Persuasive Selling – What is Pre-suasion?

January 27th is the targeted release date for Persuasive Selling for Relationship Driven Insurance AgentsSelling isn’t confined to those with “sales” in their title. Company underwriters must sell their decisions so these concepts are for them! Claims adjusters know settling a claim is definitely a persuasive conversation, so these ideas will help them settle claims fast, fair and friendly. 

In short, if you’re an insurance professional you will benefit from understanding how to apply influence throughout all phases of the sales cycle. If you’re not in the insurance industry, I’ve no doubt you’ll still benefit from understanding the intersection of influence and selling – especially for people in the financial services industry. To whet your appetite, below is another short excerpt from the book.

What is Pre-suasion? 

Imagine there are three buckets in front of you: a red bucket with scalding hot water, a blue bucket with icy cold water and a green bucket with room temperature water. If you put your right hand in the red bucket with the hot water then immediately put that hand into the green bucket with room temperature water, your hand will suddenly feel cold. But, if you put your left hand in the blue bucket with cold water then plunge it into the green bucket, that hand will feel hot. So one hand feels cold but the other feels hot even though they are both experiencing the very same temperature water. What you did beforehand, literally, impacted how you experienced what came next. That physical example applies to the mental as well.

In his New York Times best-seller Pre-suasion: A Revolutionary Way to Influence and Persuade, author Robert Cialdini writes, “pre-suasion is the process of arranging for an audience to be receptive to a message before they encounter it.” I like to call it “setting the stage” for more effective influence. What can you say or do beforehand that might make it easier for someone to say yes before you even attempt to persuade them? This is where it’s important that you have a high level understanding of how the brain works when it comes to attention, mindset and triggers.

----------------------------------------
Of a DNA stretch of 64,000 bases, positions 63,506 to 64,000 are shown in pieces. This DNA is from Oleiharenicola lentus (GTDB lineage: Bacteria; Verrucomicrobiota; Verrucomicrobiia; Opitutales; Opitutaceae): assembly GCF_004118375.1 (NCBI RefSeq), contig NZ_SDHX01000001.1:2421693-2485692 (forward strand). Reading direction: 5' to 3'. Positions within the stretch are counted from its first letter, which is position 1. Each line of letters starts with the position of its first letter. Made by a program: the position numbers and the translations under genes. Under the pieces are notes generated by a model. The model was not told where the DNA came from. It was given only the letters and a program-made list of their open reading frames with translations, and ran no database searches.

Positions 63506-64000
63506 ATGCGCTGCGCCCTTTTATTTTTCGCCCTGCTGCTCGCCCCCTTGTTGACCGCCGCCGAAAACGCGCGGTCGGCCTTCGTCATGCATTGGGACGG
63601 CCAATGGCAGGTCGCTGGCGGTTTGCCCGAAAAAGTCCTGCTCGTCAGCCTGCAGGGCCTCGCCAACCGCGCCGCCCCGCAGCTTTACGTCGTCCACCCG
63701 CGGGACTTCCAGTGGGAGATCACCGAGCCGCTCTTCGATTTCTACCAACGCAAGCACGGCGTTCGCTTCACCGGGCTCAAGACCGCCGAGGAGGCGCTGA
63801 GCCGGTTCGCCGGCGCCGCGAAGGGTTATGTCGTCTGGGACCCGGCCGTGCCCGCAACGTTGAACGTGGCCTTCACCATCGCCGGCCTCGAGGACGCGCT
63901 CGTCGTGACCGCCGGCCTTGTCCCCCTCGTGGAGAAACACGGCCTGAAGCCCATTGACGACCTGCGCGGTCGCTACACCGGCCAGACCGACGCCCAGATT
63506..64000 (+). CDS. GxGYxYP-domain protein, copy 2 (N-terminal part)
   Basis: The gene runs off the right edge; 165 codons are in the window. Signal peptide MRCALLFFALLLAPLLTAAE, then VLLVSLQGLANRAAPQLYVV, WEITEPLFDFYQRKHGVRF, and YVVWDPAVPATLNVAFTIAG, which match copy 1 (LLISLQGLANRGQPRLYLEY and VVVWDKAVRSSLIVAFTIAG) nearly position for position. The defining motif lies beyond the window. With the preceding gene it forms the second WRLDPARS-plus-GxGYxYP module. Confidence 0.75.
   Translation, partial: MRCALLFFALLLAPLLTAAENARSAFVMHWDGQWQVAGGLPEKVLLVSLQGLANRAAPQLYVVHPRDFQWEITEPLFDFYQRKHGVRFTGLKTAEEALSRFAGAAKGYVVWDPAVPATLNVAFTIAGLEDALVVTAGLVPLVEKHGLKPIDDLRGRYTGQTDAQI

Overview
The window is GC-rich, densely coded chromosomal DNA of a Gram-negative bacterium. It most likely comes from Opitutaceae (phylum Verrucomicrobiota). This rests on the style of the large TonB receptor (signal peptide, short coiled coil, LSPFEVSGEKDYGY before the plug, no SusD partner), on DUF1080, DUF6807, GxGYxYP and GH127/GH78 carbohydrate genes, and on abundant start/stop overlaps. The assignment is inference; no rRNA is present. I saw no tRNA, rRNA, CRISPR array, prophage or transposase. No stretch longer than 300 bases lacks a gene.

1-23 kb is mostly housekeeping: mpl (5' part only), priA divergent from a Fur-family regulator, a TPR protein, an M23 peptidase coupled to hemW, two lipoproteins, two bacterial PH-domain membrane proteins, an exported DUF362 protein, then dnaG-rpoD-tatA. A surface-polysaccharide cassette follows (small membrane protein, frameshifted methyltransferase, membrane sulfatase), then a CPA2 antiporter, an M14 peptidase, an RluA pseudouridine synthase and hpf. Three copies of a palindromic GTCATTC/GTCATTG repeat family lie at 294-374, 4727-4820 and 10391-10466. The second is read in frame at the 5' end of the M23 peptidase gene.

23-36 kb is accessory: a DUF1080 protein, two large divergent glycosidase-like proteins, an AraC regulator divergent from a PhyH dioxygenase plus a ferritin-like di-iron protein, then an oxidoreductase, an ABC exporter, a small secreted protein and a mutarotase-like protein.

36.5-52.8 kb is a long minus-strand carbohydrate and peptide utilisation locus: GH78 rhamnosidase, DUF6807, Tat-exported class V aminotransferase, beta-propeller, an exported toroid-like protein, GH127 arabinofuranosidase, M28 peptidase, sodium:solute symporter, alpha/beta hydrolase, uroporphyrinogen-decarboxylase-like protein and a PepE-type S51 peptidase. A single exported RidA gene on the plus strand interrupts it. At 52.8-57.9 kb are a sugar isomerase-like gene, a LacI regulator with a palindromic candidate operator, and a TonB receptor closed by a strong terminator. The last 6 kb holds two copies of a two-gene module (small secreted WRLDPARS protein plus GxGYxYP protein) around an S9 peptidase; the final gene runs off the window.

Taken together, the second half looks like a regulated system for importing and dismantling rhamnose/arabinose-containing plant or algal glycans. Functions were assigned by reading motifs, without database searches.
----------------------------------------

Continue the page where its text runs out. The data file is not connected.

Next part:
Phone numbers were originally seven digits because most people couldn’t remember more than seven numbers. I don’t know about the validity of that but it is true that most humans have a hard time holding much information in their working memory. According to the latest research it’s not seven items but more like three or four things unless you practice extensively. If you’ve ever gotten off the couch, walked into a different room to get something, only to forget what you were looking for, then you’ve experienced the limits of your working memory coupled with distractions.

Memory is like a muscle in one respect – you can improve it with training. Humans may have a certain amount of natural strength and endurance but through exercise, like weightlifting or running, we can get stronger and increase our aerobic capacity for endurance. The same can be said of your working memory. Through training and certain techniques you can learn to hold lots of information in your working memory but it’s not easy. It’s probably a good bet most people you interact with have not been to the memory gym.

Consider this quote from Henry Ford: Thinking is some of the hardest work there is and that’s why so few people do it.”Your brain is only about 2% of your bodyweight but takes up around 20% of your daily calories. When it’s engaged in active, cognitive thinking it ramps up its usage by 400%. To say your brain is an energy hog is an understatement! Using your brain is some of the hardest work there is so your brain is always looking for shortcuts to save precious calories.